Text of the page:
Bobo Brazil Death – Stroke
1924-1998 (Age 73)
WWE Hall of Famer Bobo Brazil began wrestling in 1951, his famous name coming after a printer misspelled his name at the time. Known for his headbutt finisher the Coco Butt, Brazil battled racial prejudice, winning over even the most biased of people.
A Typo Creates a LegendHouston Harris, the man who would become world-famous as Bobo Brazil was born on July 10, 1925 in Little Rock, Arkansas but grew up in East St. Louis, Illinois. Harris trained under grappler Joe Savoldi, debuting in 1951.
Harris wrestled as “Boo Boo” Brazil until a printer’s error listed him as “Bobo” Brazil. Bobo was born and the name stuck. At the time, segregation in the South normally limited African-American wrestlers to only wrestling other African-American wrestlers, but Brazil proved so popular that promoters put aside their prejudices in order to make money.[adinserter block=”1″]
A Legendary Run
Bobo’s popularity led to high demand by promoters and fans alike, not only in North America, but around the world. However, Bobo is arguably best known for his run in Detroit’s NWA promotion “Big Time Wrestling,” where he wrestled the much-hated pioneer of hardcore wrestling, the Sheik.
Bobo and the Sheik engaged in a wrestling feud that spanned decades and spilled buckets of blood. The two often battled over the promotion’s United States Championship, but the feud was about more than a mere title, with both men working in a number of arenas as they sought to end the other’s career.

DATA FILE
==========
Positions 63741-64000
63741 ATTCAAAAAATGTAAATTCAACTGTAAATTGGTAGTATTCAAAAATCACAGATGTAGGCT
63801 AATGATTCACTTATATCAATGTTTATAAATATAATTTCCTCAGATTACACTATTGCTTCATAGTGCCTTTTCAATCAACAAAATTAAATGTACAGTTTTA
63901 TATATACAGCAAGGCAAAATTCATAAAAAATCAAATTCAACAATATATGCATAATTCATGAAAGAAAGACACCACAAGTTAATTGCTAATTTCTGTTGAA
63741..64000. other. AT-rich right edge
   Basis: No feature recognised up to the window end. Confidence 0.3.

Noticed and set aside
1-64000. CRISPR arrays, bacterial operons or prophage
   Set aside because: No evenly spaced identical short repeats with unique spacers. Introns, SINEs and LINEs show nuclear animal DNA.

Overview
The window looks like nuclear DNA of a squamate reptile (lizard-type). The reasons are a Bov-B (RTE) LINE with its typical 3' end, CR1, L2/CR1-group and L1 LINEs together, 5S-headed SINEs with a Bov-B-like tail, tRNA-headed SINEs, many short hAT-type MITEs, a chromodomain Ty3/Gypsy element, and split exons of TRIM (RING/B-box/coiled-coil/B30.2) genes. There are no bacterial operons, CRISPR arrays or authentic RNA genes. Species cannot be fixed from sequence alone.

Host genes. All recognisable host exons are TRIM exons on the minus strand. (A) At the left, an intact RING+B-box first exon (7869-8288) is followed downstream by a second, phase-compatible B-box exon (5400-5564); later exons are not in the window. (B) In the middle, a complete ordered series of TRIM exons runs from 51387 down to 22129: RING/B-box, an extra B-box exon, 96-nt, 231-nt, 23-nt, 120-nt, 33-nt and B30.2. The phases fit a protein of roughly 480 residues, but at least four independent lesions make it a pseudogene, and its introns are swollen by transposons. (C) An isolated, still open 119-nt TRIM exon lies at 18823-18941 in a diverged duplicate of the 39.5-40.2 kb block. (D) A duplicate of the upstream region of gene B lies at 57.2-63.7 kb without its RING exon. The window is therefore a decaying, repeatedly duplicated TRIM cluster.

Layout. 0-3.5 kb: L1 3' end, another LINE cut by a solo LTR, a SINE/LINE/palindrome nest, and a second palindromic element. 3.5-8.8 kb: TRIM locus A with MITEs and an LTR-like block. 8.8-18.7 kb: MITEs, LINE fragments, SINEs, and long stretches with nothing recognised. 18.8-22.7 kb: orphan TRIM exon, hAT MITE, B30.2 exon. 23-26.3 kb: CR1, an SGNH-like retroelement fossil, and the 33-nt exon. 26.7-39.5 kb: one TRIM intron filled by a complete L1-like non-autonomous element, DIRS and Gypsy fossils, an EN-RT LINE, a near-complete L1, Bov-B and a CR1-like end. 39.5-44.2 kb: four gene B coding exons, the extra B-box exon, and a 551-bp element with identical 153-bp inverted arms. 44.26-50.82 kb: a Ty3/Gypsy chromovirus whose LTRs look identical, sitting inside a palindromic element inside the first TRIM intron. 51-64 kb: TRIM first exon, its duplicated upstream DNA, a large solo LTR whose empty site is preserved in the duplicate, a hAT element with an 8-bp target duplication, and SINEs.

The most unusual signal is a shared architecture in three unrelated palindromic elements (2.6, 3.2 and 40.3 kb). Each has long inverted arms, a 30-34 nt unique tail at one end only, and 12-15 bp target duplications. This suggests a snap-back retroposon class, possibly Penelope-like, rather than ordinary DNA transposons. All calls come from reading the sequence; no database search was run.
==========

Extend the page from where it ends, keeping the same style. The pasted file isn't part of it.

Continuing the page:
Bobo traveled around the United States and Canada, winning regional championship and even the NWA World Heavyweight Championship—depending on whom you believe.
On October 18, 1962, Brazil defeated champion “Nature Boy” Buddy Rogers. The belt was awarded to Bobo after Rogers claimed he suffered a groin injury. Although Brazil refused the title, doctors found nothing wrong with Rogers and the title change was upheld. Rogers defeated Brazil in a rematch, but the NWA has not officially recognized the title change.
Bobo’s list of opponents read like a Who’s Who of wrestling, with Bobo working the AWA, NWA, and WWF.
The burly Bobo wrestled stars including Johnny Valentine, Dick the Bruiser, Abdullah the Butcher, Ernie “The Cat” Ladd, Killer Kowalski, and Haystacks Calhoun. Although Bobo wrestled primarily as a babyface, he faced WWWF Champion Bruno Sammartino in a rare face versus face series. Bobo even wrestled Andre the Giant to a draw, proving he was a force to be reckoned with, even against wrestling’s “Eighth Wonder of the World.”
The Coco Butt knocked down opponents and even knocked down racial barriers. In 1970, Bobo teamed with El Mongol to take on and defeat the team of Mr. Ito & The Great Ota, the first time an African-American star had performed in a racially-mixed match in Atlanta, Georgia.
Some wrestlers wither away as their careers begin to slow down, but not Bobo Brazil. Brazil mentored WWE Hall of Famer Rocky “Soul Man” Johnson, and operated his restaurant Bobo’s Grill in Benton Harbor, Michigan.
In 1993, the originator of the Coco Butt wrestled for the last time. In 1994, Bobo Brazil was inducted into the WWE Hall of Fame by his longtime rival, Ernie Ladd. Brazil in turn would induct “The Big Cat” the following year.
Bobo Brazil’s Death
In January 1998, Bobo suffered a series of strokes and was hospitalized. He passed away at the Lakeland Medical Center in St. Joseph, Michigan on January 20, 1998. His body was cremated. Bobo was 73 when he died and left behind six children.